"International support to government institutions and local communities is at a level that, although slowly increasing, is totally out of proportion with what is needed," Guterres said. "Support to Lebanon is not only a moral imperative, but it is also badly needed to stop the further erosion of peace and security in this fragile society, and indeed the whole region."

And while the scale of the humanitarian emergency expands, and the serious consequences to Lebanon mount, the humanitarian appeal for Lebanon is only 13 per cent funded.

Aid agencies struggle to prioritize equally compelling needs and target assistance first and foremost to the most vulnerable of a needy population. Limited humanitarian funding coupled with a steady erosion of refugees own reserves can have dire consequences. A growing number of refugees are unable to afford or to find suitable accommodation and are resorting to insecure dwellings. Some 80,000 urgently need health assistance. More than 650,000 receive monthly food aid to survive.

Meanwhile, the vast majority of children are out of school and the prospect of a better future recedes the longer they remain out of the classroom. "The Syrian children of today, will be the shapers of Syria tomorrow. We must ensure they have the skills to meet the vast challenges they are now consigned to confront in years to come," said Ninette Kelley, UNHCR's representative in Lebanon.

The government, UN and partner agencies have mounted an unprecedented response, targeting both refugees and Lebanese host communities. Late last year, they appealed for US$1.89 billion for 2014. Only US$242 million has been received so far.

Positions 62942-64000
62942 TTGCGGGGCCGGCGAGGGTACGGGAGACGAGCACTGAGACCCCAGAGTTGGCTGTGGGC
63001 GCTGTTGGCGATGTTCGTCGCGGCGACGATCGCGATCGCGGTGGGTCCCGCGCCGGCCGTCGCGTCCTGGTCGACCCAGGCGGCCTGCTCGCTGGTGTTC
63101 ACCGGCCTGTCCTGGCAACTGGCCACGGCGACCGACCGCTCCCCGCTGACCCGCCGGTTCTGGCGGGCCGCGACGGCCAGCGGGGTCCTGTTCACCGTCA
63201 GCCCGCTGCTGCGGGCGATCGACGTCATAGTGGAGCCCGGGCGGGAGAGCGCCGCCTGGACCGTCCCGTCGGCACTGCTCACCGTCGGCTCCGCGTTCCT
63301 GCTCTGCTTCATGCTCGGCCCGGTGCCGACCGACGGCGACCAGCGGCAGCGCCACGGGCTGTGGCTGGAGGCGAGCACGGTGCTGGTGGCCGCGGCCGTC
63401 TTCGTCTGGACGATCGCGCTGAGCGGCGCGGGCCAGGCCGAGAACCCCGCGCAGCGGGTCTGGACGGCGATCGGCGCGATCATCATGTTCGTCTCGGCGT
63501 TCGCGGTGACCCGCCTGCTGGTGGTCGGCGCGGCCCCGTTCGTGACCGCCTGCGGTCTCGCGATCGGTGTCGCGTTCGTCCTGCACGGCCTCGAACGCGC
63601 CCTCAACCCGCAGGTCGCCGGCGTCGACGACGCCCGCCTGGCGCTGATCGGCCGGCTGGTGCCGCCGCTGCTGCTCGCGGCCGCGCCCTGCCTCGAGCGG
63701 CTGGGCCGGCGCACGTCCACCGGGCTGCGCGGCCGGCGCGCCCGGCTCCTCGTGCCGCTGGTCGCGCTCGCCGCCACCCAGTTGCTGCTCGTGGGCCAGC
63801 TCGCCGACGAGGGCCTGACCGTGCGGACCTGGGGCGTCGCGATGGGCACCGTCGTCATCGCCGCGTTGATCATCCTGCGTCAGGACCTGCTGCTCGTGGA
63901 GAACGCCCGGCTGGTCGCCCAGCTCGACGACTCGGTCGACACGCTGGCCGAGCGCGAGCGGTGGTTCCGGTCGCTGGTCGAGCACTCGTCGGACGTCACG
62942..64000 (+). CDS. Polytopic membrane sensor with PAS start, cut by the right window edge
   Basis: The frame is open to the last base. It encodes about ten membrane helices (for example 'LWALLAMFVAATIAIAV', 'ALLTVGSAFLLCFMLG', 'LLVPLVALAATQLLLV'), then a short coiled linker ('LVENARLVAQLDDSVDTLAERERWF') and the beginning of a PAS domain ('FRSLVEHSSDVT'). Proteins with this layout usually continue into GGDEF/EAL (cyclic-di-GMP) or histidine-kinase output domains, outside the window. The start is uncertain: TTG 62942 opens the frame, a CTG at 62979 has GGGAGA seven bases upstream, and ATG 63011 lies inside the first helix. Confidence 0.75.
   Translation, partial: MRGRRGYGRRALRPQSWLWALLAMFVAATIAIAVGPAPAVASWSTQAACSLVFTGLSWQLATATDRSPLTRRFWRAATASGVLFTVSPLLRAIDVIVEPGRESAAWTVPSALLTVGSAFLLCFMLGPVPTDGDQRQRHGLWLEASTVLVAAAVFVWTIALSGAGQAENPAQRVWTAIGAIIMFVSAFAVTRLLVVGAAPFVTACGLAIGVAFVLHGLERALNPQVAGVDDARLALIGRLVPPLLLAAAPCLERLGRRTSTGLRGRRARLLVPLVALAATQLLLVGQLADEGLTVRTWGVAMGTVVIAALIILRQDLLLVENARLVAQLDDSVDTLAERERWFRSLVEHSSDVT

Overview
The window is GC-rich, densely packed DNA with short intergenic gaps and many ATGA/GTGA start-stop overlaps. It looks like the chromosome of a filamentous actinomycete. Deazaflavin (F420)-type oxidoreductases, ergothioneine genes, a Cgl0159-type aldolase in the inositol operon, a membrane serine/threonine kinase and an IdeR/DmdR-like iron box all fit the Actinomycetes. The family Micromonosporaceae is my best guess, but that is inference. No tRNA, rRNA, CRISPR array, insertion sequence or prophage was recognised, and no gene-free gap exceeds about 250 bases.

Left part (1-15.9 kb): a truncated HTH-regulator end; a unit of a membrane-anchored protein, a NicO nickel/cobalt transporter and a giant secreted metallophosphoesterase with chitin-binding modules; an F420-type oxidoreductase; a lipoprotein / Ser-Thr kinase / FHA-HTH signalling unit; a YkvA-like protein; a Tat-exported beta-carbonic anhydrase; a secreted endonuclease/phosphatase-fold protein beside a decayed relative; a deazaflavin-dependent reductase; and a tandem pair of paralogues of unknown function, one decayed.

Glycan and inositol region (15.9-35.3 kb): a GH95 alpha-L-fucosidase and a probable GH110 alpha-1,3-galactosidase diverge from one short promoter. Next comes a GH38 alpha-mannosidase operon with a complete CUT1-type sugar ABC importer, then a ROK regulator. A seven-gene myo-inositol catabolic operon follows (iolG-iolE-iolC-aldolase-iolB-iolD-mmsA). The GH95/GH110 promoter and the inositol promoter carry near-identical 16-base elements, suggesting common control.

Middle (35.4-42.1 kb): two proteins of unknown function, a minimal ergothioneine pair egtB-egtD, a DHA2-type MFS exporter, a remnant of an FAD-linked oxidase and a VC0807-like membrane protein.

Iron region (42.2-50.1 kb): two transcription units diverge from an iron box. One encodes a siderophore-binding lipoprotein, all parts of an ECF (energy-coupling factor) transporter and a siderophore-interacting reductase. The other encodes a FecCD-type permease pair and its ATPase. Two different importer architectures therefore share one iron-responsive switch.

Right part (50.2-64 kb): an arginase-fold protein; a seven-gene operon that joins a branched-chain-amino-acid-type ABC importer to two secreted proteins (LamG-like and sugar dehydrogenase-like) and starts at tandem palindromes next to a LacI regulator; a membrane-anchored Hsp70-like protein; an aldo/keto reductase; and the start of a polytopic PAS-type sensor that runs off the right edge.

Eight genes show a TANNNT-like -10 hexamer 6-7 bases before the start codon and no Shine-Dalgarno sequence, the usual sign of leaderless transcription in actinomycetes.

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UNHCR country pages

2008 Nansen Refugee Award

The UN refugee agency has named the British coordinator of a UN-run mine clearance programme in southern Lebanon and his civilian staff, including almost 1,000 Lebanese mine clearers, as the winners of the 2008 Nansen Refugee Award.

Christopher Clark, a former officer with the British armed forces, became manager of the UN Mine Action Coordination Centre-South Lebanon (UNMACC-SL) n 2003. His teams have detected and destroyed tons of unexploded ordnance (UXO) and tens of thousands of mines. This includes almost 145,000 submunitions (bomblets from cluster-bombs) found in southern Lebanon since the five-week war of mid-2006.

Their work helped enable the return home of almost 1 million Lebanese uprooted by the conflict. But there has been a cost – 13 mine clearers have been killed, while a further 38 have suffered cluster-bomb injuries since 2006. Southern Lebanon is once more thriving with life and industry, while the process of reconstruction continues apace thanks, in large part, to the work of the 2008 Nansen Award winners.